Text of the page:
By Andrew Buckner
Rating: *** out of *****.
Jumpy, grisly and straight-forward, writer-director Rene Perez’s Playing with Dolls: Havoc (2017) holds rigorously to the formula established in the two prior entries in this series. They are the admirable, if dialogue-heavy, Playing with Dolls (2015) and the superior follow-up, Playing with Dolls: Bloodlust (2016). Such a presence of familiarity as that mentioned above is a classic trait of the slasher sub-genre in which all the Playing with Dolls flicks are firmly rooted. Still, it makes Havoc almost indecipherable from its predecessors. The lean, seventy-eight-minute “uncut” version of the picture has enough stalk and chase moments, brutal acts of on-screen violence and comforting tropes to pose as satisfying entertainment. This is even if the project never comes across as remotely tense or terrifying.
The latest admission into this low-budget saga showcases Havoc, who holds more than a slight resemblance to Jason Voorhees, breaking up an unsuspecting meeting between Timothy Curry (Kyle Clarke), his wife, Sara (Nicole Stark), and Timothy’s girlfriend, Mia (Jade Ellis). This occurs in the Curry’s cabin in the woods. Mia arrives at the secluded location in hopes that Timothy will make a proposal of marriage. What she gets is an unanticipated confrontation with Sarah. Once Timothy makes it to his destination, any thoughts he has of a relaxing getaway are torn by the unfaithful secret that has recently been disclosed. Yet, it isn’t long into Timothy’s strained attempts to explain himself to his matrimonial partner that this tearful situation turns deadly.
It’s a simple, yet worthwhile, premise for a feature of this ilk. Though the first and second act sequences which chronicle the turbulence Mia puts into Sara and Timothy’s relationship are handled in the manner of a soap opera, it doesn’t take too much away from the iDiC Entertainment produced labor. This is because Clarke, Stark and Ellis all turn in solid enactments. They make Perez’s often stiff dialogue better than it should be. These often-theatrical flashes are also assisted by the effective bits of Havoc living up to his name that are placed in between these episodes.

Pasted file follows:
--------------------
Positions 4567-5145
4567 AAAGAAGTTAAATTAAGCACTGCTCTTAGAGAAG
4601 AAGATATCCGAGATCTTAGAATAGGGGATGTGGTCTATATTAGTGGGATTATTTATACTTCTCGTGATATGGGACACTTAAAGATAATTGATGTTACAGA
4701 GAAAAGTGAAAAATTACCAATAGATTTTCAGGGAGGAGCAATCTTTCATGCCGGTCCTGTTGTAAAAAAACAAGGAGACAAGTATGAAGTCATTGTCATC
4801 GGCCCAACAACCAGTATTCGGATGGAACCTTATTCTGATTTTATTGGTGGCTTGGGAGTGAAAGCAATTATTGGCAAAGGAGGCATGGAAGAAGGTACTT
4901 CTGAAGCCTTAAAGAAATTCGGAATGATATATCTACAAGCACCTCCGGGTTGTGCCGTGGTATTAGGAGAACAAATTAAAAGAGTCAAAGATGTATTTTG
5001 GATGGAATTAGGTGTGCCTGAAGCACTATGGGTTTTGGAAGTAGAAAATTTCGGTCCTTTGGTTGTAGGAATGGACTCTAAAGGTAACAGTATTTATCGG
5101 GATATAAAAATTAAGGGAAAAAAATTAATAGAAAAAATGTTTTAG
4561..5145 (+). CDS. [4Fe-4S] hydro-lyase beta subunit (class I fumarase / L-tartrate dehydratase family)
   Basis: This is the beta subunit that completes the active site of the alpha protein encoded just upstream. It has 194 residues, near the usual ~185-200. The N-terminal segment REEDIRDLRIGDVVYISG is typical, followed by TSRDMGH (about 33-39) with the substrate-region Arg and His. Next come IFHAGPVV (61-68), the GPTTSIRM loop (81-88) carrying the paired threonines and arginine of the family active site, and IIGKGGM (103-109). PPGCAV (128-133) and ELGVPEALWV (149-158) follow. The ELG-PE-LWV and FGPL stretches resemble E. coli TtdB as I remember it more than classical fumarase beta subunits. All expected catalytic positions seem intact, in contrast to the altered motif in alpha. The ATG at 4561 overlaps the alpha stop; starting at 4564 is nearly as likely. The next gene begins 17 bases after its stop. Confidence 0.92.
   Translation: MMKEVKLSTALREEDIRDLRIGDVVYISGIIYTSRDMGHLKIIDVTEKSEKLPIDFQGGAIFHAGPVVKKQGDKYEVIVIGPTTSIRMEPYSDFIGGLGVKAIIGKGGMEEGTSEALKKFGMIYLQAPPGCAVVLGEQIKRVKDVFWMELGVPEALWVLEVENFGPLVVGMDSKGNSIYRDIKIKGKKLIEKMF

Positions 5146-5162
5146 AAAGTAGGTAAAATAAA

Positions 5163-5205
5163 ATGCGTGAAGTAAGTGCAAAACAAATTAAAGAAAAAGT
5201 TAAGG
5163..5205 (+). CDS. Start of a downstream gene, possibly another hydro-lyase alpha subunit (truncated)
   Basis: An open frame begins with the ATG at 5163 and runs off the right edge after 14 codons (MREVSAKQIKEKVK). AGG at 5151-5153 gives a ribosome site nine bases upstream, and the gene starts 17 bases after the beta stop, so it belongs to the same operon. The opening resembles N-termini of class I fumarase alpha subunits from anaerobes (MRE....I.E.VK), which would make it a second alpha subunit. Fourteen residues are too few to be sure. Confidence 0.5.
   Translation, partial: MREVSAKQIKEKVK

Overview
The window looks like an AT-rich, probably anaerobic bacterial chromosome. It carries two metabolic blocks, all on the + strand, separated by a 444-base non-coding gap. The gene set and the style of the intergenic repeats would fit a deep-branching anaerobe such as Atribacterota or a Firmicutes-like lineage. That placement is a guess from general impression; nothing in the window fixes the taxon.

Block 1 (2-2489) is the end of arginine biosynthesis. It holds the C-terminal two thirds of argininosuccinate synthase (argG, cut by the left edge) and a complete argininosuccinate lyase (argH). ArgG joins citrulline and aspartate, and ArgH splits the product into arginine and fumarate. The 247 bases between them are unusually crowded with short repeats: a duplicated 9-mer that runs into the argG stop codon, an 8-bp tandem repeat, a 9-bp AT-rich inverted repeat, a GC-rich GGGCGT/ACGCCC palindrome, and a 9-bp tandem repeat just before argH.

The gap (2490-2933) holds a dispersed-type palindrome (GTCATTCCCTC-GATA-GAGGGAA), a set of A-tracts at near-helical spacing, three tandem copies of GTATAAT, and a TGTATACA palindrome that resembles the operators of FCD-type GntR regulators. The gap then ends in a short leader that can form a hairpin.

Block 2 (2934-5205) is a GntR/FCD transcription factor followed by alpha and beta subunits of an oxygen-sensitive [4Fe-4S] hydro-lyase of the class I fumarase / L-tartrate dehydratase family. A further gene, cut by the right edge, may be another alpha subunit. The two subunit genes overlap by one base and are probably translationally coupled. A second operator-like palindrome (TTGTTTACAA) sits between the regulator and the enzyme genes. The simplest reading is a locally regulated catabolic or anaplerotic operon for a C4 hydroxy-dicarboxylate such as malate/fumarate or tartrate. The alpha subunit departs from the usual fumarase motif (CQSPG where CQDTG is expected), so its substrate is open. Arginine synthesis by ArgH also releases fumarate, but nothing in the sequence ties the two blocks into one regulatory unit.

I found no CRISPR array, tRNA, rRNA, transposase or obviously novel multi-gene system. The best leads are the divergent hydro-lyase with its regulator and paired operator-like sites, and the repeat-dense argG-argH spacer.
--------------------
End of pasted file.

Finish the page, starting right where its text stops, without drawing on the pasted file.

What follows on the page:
What also helps matters is the colorful, eye-popping cinematography from Perez which dominates the effort. It takes full advantage of the snowy landscapes surrounding the indoors retreat where the venture is set. Such also makes the plentiful instances of gore evermore visceral. Perez also contributes seamless editing. Her largely synth and piano driven music is evocative and haunting. It heightens the atmosphere of the exercise. The tone is further punctuated by her skillful guidance and fair, if routine, penning of the affair.
The lighting, make-up and sound work found herein are certainly proficient. Likewise, it opens with a near ten-minute arrangement that is as attention-garnering as it is deftly executed. Stormi Maya, who is cast in this section in a small role dubbed Girl in Caves, is solid in her enactment. The commencing credits configuration which arises immediately after this part is clever and visually stunning. Havoc also ends well. This is with a final act that delivers just what audiences have come to expect from this type of B-movie. The characters are archetypical. Yet, they are developed sufficiently. The result is an occasionally fun, unassuming journey into cinematic fear. It certainly doesn’t break new ground. Yet, there is no reason horror fanatics shouldn’t be able to fully appreciate this latest installment in the on-going Playing with Dolls narrative. This is especially if you enjoyed the last pair of films in this franchise.
(Unrated). Contains graphic violence, nudity, adult content and profanity.
Available now at Amazon.